Two items relating to the environment for employees and gig workers created by automation and use of algorithms. The first concerns legal protections and the second concerns reactions by workers. Reacting to the second, I again bring up the idea of apps or programs for individuals that could interface with systems used by companies. Could such a technical response also link with efforts to improve worker protection laws?
“Worker-protection laws aren’t ready for an automated future,” by Jeffrey Hirsch, The Conversation, 28 August 2019 (posted August 2019)
In the wake of increasing use of “AI” by employers, Prof. Jeffrey Hirsch calls attention to the need to update legal protections for employees.
“What People Hate About Being Managed by Algorithms, According to a Study of Uber Drivers,” by Mareike Möhlmann & Ola Henfridsson, Harvard Business Review, 30 August 2019 (posted August 2019)
Interesting article on problems with “algorithmic management” in gig enterprises like Uber from the point of view of workers, & the latters’ responses to it. The authors suggest 4 ways to address these issues:
* sharing info (towards “transparency”);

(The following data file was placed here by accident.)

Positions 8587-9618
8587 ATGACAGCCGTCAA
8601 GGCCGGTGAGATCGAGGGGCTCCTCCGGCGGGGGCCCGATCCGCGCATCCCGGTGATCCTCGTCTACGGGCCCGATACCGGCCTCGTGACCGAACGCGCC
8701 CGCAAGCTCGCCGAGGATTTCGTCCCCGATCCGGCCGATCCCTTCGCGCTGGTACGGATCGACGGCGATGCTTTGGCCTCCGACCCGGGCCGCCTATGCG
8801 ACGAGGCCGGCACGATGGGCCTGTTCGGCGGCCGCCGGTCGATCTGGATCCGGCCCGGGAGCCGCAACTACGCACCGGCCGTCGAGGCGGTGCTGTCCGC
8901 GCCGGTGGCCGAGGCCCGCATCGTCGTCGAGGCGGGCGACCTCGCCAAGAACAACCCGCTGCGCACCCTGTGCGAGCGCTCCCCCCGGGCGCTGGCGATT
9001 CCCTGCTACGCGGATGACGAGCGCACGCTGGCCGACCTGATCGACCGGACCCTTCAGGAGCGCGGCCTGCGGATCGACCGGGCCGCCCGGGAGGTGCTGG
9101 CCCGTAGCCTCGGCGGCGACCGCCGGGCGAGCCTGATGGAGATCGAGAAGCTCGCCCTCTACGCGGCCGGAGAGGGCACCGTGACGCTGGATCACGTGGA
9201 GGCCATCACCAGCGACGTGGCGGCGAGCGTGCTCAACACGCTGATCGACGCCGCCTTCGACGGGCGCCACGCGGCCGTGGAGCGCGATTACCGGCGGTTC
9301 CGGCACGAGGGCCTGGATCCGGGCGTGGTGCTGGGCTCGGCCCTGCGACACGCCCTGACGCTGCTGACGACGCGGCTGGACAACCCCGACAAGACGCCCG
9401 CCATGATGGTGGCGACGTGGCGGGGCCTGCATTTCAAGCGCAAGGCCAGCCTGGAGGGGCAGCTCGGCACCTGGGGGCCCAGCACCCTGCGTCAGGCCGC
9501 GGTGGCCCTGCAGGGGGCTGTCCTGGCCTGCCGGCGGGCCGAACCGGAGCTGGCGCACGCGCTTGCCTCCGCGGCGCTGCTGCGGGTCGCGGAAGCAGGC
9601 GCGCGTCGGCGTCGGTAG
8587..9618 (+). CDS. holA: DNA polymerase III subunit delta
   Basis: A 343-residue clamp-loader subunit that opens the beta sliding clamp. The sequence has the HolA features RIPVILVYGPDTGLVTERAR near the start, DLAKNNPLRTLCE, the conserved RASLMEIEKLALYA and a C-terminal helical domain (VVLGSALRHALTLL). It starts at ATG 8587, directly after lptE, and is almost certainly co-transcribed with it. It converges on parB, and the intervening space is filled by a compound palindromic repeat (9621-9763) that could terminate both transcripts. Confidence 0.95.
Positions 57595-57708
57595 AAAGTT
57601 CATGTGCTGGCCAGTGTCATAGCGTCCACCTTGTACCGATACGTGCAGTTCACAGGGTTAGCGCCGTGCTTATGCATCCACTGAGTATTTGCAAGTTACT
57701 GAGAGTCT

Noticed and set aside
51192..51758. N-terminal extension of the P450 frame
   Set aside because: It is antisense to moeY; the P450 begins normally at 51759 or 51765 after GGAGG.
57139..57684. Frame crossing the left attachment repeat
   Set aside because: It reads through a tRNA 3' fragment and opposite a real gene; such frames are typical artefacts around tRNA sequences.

* invite feedback (making communication more 2-way);
* build in human contact (reducing isolation); &
* build trust.
Could there be a 5th way, that would help with the other 4 & do more for the workers? Since their jobs are technically contract work & not employment, why not in effect develop algorithms for them as independent contractors? IOW, apps that interface with the company’s system (or companies’ systems, since in the case of gig drivers they often drive for >1), calculate advantageous courses of action for them, & communicate selectively with apps of other workers (taking the “union-type organizations” mentioned in the article up a level).
Most tech development serves corporations. Might complementary development of intelligent apps for workers not only help to level the field, but also to increase the dimensions of data processed/analyzed, & efficiency of the overall system?